Keep well hydrated to aid blood flow to the gut. Eat small amounts but often to try to maintain the calorie and carbohydrate intake figures provided earlier. To do this you will need to experiment with eating during your training to find the foods that you are able to tolerate for long periods of time.  It is best to have a good variety of sweet and savoury foods that remain appetizing even when you are not keen to eat.  This is likely to be in the form of carbohydrate and electrolyte drinks, energy bars, chews and gels and different easy to eat sweet and savoury whole foods or snacks.  Unsurprisingly, studies have shown that those who are able to drink and eat more throughout the course of an ultra race perform better overall.  It is also vitally important to replace electrolytes lost through sweating throughout the race and, again, as everyone sweats at different rates and lose different % of salts, you will need to experiment to find the best foods and supplements that you are able to consume over long periods that your body can tolerate to replace sodium, magnesium and potassium losses. Sweat testing is available to determine what levels of electrolytes are lost when you sweat to better inform what you need to be consuming during training and races.

Whilst there is a lot of focus on carbohydrates for fuelling, the importance of protein and fats are often overlooked during training and racing.  The International Society of Sports Nutrition recommends 5-10g of protein per hour when racing.  Many sports nutrition energy supplements are carbohydrate heavy and contain little protein (less those aimed at recovery), thus, you will need to consider how you will supplement the sports nutrition with other products, and real food is often the best way to do that. Seeds and nuts are high in protein and fats as are many dairy products, meat, eggs and fish. There are also a plethora of high protein nutrition products in the form of drinks, bars and powders.  Whilst whole foods are the healthiest form of nutrition for us, the likes of meat will take a long time to break down and digest and may not sit well in the stomach whilst running, so it’s very much experimentation again to find the right protein choices.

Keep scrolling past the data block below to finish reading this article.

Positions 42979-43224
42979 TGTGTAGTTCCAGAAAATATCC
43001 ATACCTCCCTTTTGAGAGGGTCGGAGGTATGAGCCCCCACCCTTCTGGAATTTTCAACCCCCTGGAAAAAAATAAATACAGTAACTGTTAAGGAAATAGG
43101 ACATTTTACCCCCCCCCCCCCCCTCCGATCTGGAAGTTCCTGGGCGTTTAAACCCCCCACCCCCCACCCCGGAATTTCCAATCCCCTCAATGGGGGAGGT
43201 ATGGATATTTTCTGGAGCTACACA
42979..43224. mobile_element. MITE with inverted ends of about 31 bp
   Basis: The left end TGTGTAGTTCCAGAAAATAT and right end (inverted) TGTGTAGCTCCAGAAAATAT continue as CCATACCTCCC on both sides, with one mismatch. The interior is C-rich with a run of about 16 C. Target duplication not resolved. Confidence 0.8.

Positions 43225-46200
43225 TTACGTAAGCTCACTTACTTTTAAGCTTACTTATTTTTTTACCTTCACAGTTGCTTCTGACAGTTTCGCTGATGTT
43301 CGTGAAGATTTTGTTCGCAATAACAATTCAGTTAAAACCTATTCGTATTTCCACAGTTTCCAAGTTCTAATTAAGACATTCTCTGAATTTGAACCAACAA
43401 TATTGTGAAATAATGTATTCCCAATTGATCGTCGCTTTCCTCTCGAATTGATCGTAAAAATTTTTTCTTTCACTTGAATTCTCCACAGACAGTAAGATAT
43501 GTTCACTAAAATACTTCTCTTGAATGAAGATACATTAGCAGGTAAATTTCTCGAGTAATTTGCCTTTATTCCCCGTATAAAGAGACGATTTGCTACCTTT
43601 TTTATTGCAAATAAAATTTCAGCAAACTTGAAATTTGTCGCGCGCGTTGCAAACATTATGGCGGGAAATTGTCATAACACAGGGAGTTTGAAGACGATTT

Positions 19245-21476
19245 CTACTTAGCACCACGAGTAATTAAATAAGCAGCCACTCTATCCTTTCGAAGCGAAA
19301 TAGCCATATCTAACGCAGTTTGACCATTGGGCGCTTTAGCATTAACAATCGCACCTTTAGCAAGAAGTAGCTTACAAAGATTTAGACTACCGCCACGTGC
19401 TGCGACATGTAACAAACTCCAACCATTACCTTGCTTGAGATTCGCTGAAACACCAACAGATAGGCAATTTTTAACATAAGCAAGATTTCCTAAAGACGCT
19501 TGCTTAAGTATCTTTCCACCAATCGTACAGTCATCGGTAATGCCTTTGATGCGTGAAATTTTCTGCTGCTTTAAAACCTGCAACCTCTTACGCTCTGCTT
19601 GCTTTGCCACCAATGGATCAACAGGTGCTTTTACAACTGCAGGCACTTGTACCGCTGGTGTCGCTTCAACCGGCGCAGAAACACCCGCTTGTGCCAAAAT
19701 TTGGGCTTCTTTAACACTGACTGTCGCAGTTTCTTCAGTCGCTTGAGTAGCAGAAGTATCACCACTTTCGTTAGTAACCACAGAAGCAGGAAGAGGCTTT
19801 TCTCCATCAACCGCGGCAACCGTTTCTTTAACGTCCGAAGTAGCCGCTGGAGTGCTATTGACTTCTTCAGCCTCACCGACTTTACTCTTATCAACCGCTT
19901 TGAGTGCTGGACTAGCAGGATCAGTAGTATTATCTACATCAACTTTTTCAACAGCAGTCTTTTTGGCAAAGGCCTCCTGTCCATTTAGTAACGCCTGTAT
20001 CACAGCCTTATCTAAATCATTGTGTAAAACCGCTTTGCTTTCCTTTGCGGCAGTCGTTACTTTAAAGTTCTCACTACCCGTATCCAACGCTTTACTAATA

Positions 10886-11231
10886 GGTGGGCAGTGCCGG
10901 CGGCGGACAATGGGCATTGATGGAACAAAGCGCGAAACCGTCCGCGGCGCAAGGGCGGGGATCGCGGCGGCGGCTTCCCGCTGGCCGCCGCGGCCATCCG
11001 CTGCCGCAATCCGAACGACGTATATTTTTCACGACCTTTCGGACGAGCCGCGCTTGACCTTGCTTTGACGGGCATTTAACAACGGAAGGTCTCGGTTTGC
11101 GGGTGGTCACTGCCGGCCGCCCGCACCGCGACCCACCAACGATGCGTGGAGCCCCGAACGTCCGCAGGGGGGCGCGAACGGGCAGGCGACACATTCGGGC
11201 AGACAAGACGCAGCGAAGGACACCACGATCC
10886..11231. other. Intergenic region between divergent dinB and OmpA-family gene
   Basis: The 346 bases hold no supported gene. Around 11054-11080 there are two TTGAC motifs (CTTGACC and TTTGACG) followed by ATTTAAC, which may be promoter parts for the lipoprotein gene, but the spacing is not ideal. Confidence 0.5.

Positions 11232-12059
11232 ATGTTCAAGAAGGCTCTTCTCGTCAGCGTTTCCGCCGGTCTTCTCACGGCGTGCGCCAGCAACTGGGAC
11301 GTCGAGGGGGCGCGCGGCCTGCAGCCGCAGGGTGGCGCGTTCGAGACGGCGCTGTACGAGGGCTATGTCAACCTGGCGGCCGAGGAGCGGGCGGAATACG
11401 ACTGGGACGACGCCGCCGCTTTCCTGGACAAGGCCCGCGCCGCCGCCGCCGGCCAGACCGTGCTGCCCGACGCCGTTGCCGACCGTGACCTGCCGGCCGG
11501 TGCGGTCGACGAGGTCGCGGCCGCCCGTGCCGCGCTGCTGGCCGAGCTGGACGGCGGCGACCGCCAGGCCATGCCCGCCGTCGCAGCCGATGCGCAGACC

Supernatural Fuel energy pouches are designed for endurance sports and have a number of benefits over other nutrition products on the market:

  • They are made from organic blended whole foods so they are nutritious and have no GMO or pesticides.
  • They contain carbohydrates, protein and fats, all the macro nutrients needed to fuel your body for prolonged periods.
  • They are blends so easier to eat and digest on the move than bars and other solid foods.
  • Because they contain complex and simple carbohydrates as well as protein and fats they provide prolonged energy release when compared to glucose/fructose gels which provide spikes and subsequent drops in energy.
  • They have had minimal processing have no additives whatsoever, so they sit well in your stomach and won’t contribute to GI issues.

Our Dates & Sesame pouch, which has the best nutritional mix contains 23g of carbohydrate, 5g of protein and 11g of good fats (total 212kcals) , so perfect for those long days out with some additional   carbohydrate sources to maintain your energy levels to the finish.